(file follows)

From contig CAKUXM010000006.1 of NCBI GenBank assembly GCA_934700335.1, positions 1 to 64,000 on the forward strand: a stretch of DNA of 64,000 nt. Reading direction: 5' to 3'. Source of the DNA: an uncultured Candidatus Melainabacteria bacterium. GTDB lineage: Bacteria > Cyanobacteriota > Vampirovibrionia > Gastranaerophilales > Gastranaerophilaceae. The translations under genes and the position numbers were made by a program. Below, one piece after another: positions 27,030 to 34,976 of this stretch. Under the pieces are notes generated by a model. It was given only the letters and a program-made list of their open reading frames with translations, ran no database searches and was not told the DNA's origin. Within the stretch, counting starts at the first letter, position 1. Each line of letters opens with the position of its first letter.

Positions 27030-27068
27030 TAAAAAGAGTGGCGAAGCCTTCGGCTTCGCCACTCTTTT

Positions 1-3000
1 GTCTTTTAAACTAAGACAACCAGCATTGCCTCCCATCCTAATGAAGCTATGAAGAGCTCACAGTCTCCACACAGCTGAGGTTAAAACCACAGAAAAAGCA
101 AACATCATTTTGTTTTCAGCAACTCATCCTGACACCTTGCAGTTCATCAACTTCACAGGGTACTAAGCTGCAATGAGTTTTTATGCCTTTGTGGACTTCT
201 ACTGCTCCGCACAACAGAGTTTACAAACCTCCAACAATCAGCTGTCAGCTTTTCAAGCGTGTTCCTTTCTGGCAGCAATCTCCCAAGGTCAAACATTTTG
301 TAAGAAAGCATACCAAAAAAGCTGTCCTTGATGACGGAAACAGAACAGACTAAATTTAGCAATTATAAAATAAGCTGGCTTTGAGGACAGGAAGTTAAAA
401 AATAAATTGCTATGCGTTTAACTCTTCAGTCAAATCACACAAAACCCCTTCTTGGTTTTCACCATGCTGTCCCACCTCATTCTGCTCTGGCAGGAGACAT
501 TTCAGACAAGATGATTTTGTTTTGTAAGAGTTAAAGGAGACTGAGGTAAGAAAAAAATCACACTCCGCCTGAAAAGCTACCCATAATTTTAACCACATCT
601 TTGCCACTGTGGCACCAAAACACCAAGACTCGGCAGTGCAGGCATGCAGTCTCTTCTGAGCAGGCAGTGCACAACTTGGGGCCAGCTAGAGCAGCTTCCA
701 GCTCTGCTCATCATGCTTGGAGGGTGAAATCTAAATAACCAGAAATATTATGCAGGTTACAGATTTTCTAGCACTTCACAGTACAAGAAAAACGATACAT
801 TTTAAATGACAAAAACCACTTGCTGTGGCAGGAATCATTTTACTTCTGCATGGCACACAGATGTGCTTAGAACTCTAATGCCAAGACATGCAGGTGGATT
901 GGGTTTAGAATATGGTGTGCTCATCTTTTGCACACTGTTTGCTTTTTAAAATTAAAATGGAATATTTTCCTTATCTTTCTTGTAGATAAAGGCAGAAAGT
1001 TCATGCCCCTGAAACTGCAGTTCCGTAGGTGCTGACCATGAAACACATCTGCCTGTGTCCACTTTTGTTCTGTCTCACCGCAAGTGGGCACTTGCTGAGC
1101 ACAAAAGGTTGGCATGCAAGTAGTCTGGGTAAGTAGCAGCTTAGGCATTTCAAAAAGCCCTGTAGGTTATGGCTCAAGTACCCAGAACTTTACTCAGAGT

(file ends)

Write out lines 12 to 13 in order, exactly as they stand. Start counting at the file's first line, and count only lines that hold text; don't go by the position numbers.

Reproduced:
701 GCTCTGCTCATCATGCTTGGAGGGTGAAATCTAAATAACCAGAAATATTATGCAGGTTACAGATTTTCTAGCACTTCACAGTACAAGAAAAACGATACAT
801 TTTAAATGACAAAAACCACTTGCTGTGGCAGGAATCATTTTACTTCTGCATGGCACACAGATGTGCTTAGAACTCTAATGCCAAGACATGCAGGTGGATT